Women who gain weight in midlife may have an increased risk of developing postmenopausal breast cancer, according to research findings presented at the 2010 Annual Meeting of the American Association for Cancer Research.
Research into lifestyle factors that influence breast cancer risk or prognosis allows us to make more informed decisions about how to manage our own health. Body weight is a factor that appears to influence not only the risk of developing several types of cancer but also cancer survival.
To further understand how weight gain in midlife affects risk of postmenopausal breast cancer, researchers studied the effects of weight gain during two periods: 1) from age 20 to age 50 and 2) after age 50. The study consisted of approximately 72,000 women, age 55 to 74 at the beginning of the study. Results were presented for participants who had never used menopausal hormone therapy, as this group showed the strongest association between midlife weight gain and postmenopausal breast cancer risk.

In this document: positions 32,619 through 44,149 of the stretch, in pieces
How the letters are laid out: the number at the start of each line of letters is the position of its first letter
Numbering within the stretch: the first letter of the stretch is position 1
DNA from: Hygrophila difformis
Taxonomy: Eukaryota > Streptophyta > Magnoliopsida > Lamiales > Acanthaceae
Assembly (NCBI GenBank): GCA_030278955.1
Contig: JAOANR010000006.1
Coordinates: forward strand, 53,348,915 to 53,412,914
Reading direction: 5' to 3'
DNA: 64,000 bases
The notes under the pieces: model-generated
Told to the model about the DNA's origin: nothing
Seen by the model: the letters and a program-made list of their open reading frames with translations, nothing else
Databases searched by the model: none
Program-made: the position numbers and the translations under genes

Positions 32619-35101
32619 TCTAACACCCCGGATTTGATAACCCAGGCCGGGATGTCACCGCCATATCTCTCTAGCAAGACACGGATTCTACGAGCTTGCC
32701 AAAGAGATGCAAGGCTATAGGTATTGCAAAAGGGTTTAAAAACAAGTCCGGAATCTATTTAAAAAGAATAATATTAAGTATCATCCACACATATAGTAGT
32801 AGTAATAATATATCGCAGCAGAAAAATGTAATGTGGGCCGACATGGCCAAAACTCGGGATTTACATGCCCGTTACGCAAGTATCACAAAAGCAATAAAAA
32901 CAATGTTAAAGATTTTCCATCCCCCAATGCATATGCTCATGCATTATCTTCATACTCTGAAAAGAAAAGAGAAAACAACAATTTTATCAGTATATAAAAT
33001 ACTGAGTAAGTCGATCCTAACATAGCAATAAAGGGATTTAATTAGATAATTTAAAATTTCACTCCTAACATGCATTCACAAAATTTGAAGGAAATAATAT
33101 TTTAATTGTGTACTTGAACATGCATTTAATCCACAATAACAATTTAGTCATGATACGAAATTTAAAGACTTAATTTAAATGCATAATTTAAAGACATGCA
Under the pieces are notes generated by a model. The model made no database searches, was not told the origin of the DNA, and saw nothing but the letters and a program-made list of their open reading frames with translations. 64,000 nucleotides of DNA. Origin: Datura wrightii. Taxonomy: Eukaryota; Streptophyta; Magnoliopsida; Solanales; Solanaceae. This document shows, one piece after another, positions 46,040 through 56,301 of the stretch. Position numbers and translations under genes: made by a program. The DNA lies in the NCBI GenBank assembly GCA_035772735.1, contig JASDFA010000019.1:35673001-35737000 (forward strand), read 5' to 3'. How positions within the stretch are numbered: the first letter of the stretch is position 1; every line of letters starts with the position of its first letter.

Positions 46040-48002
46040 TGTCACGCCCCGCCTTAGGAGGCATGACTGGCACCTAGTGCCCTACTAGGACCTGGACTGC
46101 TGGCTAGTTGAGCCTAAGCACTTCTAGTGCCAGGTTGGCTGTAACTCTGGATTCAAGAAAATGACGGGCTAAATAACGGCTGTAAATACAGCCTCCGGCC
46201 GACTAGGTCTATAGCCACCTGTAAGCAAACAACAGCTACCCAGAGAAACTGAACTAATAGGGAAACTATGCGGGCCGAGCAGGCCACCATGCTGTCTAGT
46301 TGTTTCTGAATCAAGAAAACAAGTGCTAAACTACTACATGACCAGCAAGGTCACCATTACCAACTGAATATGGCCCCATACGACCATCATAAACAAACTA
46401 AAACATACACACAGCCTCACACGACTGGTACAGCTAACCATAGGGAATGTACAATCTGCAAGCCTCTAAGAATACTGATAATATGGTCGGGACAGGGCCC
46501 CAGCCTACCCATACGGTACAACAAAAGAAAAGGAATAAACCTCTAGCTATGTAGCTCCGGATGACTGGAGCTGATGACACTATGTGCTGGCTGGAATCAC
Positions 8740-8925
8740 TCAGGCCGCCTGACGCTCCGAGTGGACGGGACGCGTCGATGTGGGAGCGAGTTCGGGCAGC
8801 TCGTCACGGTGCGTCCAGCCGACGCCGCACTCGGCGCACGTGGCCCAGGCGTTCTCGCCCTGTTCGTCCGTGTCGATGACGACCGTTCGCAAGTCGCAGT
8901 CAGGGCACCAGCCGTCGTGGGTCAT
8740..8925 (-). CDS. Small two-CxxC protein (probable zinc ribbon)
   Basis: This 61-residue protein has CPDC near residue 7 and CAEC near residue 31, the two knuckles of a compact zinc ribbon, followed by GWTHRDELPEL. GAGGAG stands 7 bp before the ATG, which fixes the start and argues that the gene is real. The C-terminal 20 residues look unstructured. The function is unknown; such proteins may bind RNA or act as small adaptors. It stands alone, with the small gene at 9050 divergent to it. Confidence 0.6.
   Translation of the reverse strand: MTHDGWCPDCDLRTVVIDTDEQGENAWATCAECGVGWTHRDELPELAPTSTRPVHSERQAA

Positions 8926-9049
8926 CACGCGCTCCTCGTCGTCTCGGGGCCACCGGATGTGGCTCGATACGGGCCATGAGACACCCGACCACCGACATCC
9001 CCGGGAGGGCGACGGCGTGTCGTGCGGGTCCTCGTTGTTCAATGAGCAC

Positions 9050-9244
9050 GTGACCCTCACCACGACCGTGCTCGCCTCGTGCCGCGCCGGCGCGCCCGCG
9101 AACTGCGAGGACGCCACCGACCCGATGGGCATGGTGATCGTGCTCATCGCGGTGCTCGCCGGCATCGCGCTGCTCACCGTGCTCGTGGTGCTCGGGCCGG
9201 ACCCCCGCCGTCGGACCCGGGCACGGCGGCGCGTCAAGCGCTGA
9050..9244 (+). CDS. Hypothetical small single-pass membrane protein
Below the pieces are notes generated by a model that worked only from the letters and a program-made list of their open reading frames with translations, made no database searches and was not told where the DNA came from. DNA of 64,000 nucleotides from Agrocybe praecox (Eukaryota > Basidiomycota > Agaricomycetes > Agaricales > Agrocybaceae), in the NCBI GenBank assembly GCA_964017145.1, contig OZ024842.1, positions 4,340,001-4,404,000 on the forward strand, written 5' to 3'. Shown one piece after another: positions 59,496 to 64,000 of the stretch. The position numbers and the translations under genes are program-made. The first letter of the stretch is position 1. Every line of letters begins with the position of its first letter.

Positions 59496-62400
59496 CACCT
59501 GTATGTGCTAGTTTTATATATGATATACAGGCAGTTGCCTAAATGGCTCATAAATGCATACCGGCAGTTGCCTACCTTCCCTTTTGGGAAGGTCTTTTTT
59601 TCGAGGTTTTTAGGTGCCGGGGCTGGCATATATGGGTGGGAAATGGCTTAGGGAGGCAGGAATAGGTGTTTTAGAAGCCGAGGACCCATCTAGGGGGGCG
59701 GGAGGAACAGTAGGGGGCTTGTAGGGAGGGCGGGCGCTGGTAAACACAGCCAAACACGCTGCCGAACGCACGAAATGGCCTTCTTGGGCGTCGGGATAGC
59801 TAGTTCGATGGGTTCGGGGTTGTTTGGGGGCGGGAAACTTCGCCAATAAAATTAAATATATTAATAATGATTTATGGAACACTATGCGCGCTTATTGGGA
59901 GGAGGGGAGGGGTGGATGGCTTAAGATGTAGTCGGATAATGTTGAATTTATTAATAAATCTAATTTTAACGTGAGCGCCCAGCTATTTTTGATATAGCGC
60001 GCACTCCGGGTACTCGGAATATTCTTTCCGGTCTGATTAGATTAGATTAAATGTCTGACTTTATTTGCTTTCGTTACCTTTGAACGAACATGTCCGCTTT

Between age 20 and the start of the study, 57% of study participants had an increase in body mass index (BMI) of 5 kg/m2 or more. For a woman with a height of 5’4”, this equates to a weight gain of approximately 30 pounds.
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- Regardless of weight at age 20, weight gain during midlife increased the risk of postmenopausal breast cancer. Women with a BMI increase of 5 kg/m2 between age 20 and study entry (at age 55-74) were almost twice as likely to develop postmenopausal breast cancer as women who maintained a stable BMI.
- Weight gain during either of the two age periods (20-50 and 50+) increased risk.
The researchers concluded that maintaining weight throughout adulthood may help women decrease their risk of postmenopausal breast cancer.
Reference: Sue LY, Genkinger JM, Schairer C, et al. Body mass index gain throughout adulthood may increase risk of postmenopausal breast cancer. Paper presented at: Annual Meeting of the American Association for Cancer Research; April 20, 2010; Washington, D.C. Abstract 4823.
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